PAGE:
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Friday, March 12, 2010

Power Outage Think Dutch Oven…A Yummy Breakfast Recipe!


Supervision of Dutch Oven Cookoff
In our March Newsletter we discussed making foil dinners which are a great option when the power is out. They are easy to make and fun to make and eat. They are however, time consuming and they do require quite a bit of watching while they are cooking. Since power outages are the most common of all disaster and the one most of us will face at one time or another let’s take a look at another great option, Dutch oven cooking
Dutch oven cooking is a fun family activity during the best of time and a life saving activity during the worst of times. Dutch oven cooking is one of those skills that everyone can easily learn.
To begin, select a Dutch oven that is well made. The walls of the oven should be the same thickness all the way around. A good oven will have a handle wrapped with wire called a bail. Inspect the oven’s bail, it should be made of sturdy heavy gage wire and be securely attached. All part of your oven should be molded and not riveted as rivets can come loose and be a real burn hazard when you are serving or tending to your food. Check the Dutch oven lid to make sure it fits tightly. A sight lid prevents steam from escaping, aiding in keeping you food moist.
There are two types of Dutch ovens. Lodge ovens are constructed of heavy cast iron, have three legs on the bottom, and a tight fitting lid with a lip or ridge around the outer edge. This ledge helps to hold the coals, used for cooking in place. Be sure the legs are long enough to fit coals under you pot and still allow for some air flow.
The second type of ovens are again ideally made of heavy cast iron, have a flat bottom with no legs, and have a domed lid. These can still be used in a fire with briquettes or coals but they are more unstable than those with legs. I have one that I love to use for baking bread in the oven. It makes the best artisan breads with nice crispy crusts.
A good Dutch oven will have an uneven texture which made them easier to season than one with a smooth finish.
Dutch ovens can be purchased at sporting goods store, farm and ranch supply stores and surplus stores. They are a bit pricey but a once in a lifetime investment so in the long run, not bad at all. I would never order one over the Internet as the shipping will kill you! They are very heavy. Use the phone and scope out sources closer to home.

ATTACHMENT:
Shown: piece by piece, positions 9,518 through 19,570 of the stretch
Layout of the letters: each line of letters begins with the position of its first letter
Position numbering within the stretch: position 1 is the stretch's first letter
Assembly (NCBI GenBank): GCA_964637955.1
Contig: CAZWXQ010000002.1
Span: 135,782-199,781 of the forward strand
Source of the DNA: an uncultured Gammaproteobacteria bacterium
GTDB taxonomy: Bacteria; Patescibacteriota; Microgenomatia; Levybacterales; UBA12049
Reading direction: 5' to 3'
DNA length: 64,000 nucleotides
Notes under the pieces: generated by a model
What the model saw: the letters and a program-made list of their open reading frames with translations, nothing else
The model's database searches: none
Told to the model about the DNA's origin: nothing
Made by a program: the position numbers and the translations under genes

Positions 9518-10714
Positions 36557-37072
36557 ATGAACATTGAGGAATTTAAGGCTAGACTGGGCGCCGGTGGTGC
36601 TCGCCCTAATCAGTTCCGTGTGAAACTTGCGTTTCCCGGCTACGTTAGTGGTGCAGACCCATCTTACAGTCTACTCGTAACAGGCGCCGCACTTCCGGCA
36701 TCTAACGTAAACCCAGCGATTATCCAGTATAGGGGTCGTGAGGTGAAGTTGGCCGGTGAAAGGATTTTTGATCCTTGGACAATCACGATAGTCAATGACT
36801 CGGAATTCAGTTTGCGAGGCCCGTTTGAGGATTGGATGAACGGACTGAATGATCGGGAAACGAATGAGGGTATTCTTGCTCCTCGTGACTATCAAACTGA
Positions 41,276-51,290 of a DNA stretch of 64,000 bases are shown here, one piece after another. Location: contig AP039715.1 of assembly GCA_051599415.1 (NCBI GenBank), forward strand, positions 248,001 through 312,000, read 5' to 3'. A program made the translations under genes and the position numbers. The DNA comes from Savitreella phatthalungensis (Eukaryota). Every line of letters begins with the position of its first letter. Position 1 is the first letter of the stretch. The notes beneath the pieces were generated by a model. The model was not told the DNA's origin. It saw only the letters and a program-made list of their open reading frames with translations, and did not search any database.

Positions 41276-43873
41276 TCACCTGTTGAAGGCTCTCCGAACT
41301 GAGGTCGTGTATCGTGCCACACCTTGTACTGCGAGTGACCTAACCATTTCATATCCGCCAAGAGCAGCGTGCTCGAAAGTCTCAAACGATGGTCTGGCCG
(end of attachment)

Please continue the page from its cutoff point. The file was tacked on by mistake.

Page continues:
There are many sizes and shapes of Dutch ovens choose from. Shorter ovens (shorter in height now the length of the legs) heat faster than deeper ovens and are good for cooking foods that need higher temperatures. Deep Dutch ovens are desirable for cooking foods at lower temperatures or when you want more control of the heat on top of the oven for browning rolls and bread and desserts.

If you don’t own a Dutch oven yet, a 12″ Lodge Dutch oven is a great first addition. It’s versatile while not being too big. Eventually you will want more than one so dessert can be cooking while you enjoy your meal.
We’ll talk about seasoning your oven in another post but here is a great recipe to wet your appetite!

German Puff Pancakes with Apples

1 1/2 C Milk
6 Tbsp. Butter
9 Eggs
1 1/2 C Flour
1 Cooking apple (I like Fuji)
Powdered Sugar
Syrup
In a mixing bowl whisk together milk, eggs, flour, and salt to form a thin batter. Core and peel apple. Very thinly slice apple. Heat Dutch Oven using 12-14 briquettes on bottom and 16-18 on top, until oven is very hot. Add butter to pan and melt. Pour batter into oven and top with apple slices leaving about a inch all the way around without apples. Replace lid and bake 25-30 minutes. Don’t peek before the 25 minutes or the pancake will fall. Dust with powdered sugar and serve or add syrup.
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